New buildings. Only if the present buildings are inadequate – with or without remodeling and expansion – will the Board consider the option of building a new schools. “Inadequate” includes the conclusion that the use of present buildings will “cost too much” as defined above.

Closing schools. The Board’s preference is that all present schools continue in use – subject to being persuaded that such a preference makes no educational or economic sense.

Low income students’ distribution. The Board’s present intuition is that there are educational and social benefits from elementary school students’ exposure to a diversity of classmates. (As with any other intuitive beliefs of Board members the Board invites the presentation of research findings that either support or challenge its assumption.) At the present time, with a District average of 17% low income students, the proportion in each elementary school varies from 2% to nearly 50%. The Board expressly requests the Superintendent prepare for its consideration a number of alternative models reflecting the implications (economic costs, number of students bussed, time spent on buses) of a more equal distribution of students. Prior to knowing those costs the Board expresses no view as to its preferred range of the percent of low income students at each elementary school.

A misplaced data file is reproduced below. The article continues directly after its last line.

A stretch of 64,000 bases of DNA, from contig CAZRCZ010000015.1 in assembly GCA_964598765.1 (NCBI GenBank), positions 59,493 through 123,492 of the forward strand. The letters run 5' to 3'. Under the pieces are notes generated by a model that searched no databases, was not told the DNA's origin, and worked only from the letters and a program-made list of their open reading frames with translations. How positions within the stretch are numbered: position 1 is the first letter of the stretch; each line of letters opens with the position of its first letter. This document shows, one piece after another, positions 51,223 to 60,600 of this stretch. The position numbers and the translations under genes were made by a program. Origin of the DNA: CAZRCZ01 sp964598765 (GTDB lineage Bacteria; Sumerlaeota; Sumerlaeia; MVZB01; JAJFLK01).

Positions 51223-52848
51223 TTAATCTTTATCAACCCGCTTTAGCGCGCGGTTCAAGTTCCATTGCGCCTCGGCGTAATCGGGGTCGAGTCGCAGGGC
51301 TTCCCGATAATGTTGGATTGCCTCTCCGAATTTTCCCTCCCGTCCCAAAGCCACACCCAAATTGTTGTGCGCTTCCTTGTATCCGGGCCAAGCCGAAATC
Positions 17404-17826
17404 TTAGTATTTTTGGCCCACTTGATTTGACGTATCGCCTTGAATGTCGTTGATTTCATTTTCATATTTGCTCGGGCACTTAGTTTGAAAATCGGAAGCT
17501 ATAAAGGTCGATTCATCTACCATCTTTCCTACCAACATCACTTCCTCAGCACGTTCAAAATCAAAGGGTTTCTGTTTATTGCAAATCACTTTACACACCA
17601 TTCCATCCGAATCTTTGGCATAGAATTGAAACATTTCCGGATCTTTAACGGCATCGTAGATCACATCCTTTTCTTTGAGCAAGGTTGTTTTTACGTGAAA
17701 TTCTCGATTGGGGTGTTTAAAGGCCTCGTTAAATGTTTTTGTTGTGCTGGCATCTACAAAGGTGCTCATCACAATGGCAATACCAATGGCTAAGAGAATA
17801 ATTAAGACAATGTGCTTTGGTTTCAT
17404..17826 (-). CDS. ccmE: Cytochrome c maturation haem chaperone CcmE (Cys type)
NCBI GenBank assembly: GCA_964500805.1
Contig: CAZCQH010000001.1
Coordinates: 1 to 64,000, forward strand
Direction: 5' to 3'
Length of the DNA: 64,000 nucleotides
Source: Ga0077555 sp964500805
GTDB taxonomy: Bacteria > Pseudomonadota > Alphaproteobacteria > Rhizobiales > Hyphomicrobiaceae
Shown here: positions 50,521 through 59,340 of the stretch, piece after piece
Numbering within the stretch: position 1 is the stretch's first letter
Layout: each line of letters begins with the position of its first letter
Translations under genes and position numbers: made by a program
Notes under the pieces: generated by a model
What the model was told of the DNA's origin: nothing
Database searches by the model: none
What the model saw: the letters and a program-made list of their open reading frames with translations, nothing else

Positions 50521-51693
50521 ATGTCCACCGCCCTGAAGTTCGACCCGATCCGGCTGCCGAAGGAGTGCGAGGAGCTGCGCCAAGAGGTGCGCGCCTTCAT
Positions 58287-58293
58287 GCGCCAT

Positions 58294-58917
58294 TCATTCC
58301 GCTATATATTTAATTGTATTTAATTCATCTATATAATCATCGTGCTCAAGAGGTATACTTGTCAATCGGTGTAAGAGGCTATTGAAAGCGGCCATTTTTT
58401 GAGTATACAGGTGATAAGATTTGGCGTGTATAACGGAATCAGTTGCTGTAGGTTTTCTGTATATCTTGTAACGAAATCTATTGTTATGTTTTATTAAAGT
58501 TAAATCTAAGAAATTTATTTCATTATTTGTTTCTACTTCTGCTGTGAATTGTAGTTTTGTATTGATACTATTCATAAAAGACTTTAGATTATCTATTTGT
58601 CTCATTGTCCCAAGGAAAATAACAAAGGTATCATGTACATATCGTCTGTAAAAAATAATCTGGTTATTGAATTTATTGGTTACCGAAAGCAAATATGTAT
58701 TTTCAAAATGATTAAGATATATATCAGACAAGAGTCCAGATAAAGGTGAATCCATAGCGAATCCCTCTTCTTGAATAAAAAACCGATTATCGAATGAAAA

Occupancy as percent of capacity. The Board wants to maintain an equivalency of educational opportunity between buildings.

Impact on junior and senior high schools. The Board presumes that any boundaries or long range planning decisions will result in a roughly equal allocation of students among the two junior highs and two high schools. If this is not the result of its decisions it will want to revisit them.

Neighborhood schools. To the extent consistent with the Board's preferences and options, above, it would like to maintain the concept of neighborhood schools, keep attendance areas contiguous, keep families together, and limit students to one forced transfer during their elementary years.

[Of these 16 bold-headed paragraphs, the Press-Citizen hard copy edition excerpts paragraph numbers 1, 3, 8, 10, 12, and 16.]